Dear Democracy Now! Visitor: We are an independent, ad-free daily news program that serves millions of viewers and listeners each month. In this US election year, Democracy Now! is more important than ever. For 20 years, we’ve put a spotlight on corporate and government abuses of power. We lift up the stories of ordinary people working to make change in extraordinary times. We do all of this with just a fraction of the budget and staff of a commercial news show. We do it without ads, corporate sponsorship or government funding. How is this possible? Only with your support. A generous funder will match your donation dollar for dollar if you donate right now. That means when you give $10, your donation will be worth $20. Pretty exciting, right? So, if you've been waiting to make your contribution to Democracy Now!, today is your day. It takes just a couple of minutes to make sure that Democracy Now! is there for you every day.

Your Donation: $

The FARC Admits Killing Three Activists in Colombia

March 11, 1999
Story
WATCH FULL SHOW

Colombia’s largest rebel group admitted yesterday that one of its field commanders and three other guerrillas kidnapped and murdered three Americans, but it defied a U.S. call to surrender the men for extradition. The Revolutionary Armed Forces of Colombia (FARC) said it would punish the perpetrators in keeping with its own code of revolutionary justice and that those responsible may face a firing squad.

Terence Freitas, of Oakland, California, Ingrid Washinawatok, of New York, and Laheenae Gay, of Hawaii, were kidnapped in northeast Arauca province on February 25. They were in traditional U’wa territory, which has been repeatedly contested by the FARC. Their bullet-ridden bodies were found bound, blindfolded and dumped just across the border with Venezuela last Thursday.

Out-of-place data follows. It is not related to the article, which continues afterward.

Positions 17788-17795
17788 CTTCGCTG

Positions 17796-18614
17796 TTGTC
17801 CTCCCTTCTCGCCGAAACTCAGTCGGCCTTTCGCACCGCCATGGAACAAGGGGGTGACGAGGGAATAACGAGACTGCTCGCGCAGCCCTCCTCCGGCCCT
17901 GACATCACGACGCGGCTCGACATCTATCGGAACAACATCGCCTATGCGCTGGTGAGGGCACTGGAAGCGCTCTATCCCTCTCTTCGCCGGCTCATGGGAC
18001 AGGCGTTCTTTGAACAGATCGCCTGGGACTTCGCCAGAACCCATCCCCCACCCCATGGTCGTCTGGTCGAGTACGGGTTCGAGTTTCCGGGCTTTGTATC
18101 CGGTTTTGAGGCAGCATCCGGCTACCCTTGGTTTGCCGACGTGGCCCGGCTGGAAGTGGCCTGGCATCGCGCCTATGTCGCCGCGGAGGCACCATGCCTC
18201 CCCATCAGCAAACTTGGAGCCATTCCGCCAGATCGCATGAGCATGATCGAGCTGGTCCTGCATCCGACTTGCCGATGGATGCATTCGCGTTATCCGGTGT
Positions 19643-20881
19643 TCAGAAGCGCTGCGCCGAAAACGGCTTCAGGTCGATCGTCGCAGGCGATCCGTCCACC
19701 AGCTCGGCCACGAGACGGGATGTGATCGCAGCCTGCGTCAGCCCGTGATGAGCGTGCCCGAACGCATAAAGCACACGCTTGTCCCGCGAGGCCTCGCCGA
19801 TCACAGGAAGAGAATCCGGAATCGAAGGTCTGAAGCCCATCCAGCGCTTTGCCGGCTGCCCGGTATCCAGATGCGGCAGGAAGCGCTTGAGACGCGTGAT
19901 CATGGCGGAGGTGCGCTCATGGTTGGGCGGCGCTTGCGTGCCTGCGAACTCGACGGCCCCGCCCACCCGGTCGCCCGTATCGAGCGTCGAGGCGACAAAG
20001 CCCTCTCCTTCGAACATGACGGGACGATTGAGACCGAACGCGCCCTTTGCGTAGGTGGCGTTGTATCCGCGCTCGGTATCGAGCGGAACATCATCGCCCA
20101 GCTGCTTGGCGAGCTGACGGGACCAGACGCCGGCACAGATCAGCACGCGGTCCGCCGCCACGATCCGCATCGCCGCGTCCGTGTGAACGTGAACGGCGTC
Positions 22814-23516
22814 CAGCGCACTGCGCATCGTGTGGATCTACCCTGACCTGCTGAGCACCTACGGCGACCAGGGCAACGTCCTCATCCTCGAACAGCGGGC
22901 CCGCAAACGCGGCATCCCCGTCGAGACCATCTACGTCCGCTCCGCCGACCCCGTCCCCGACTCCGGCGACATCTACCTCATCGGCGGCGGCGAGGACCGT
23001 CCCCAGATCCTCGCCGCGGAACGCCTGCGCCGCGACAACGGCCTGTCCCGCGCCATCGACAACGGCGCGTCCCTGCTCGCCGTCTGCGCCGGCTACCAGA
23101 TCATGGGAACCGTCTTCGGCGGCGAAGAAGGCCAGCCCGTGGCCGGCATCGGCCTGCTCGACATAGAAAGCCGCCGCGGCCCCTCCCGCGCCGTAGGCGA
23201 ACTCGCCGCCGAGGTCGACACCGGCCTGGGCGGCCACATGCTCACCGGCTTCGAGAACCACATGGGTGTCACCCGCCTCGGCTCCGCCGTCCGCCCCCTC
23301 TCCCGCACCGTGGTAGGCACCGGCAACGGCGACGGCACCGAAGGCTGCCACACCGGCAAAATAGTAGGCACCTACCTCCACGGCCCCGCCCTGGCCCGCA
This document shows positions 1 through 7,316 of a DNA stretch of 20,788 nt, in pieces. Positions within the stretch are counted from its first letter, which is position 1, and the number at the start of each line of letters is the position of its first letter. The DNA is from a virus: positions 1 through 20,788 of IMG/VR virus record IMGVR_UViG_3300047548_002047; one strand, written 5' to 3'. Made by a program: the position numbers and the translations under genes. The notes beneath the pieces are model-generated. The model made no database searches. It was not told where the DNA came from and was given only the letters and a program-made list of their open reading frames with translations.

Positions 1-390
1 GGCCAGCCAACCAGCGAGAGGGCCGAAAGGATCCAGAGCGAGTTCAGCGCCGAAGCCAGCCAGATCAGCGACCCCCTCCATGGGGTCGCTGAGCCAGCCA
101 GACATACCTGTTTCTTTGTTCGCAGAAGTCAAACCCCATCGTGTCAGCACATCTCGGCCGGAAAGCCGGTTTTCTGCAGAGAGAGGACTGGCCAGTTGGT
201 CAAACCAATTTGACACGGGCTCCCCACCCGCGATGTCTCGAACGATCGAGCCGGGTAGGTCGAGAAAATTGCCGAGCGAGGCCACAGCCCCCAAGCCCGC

Political analysts say that the murders could scuttle Colombia’s peace process and spark calls for an all-out military offensive against the country’s estimated 20,000 rebels, who control up to 50 percent of Colombian territory. Today, a look at how FARC’s involvement in the killings could affect Colombia’s already fragile peace negotiations.

Guests:

  • Adam Isaacson, associate at the Demilitarization Program at the Center for International Policy in Washington, DC.
  • Michael Jimenez, professor of Latin American history at the University of Pittsburgh. He has studied Colombia’s agrarian reforms and guerrilla movements.

The original content of this program is licensed under a Creative Commons Attribution-Noncommercial-No Derivative Works 3.0 United States License. Please attribute legal copies of this work to democracynow.org. Some of the work(s) that this program incorporates, however, may be separately licensed. For further information or additional permissions, contact us.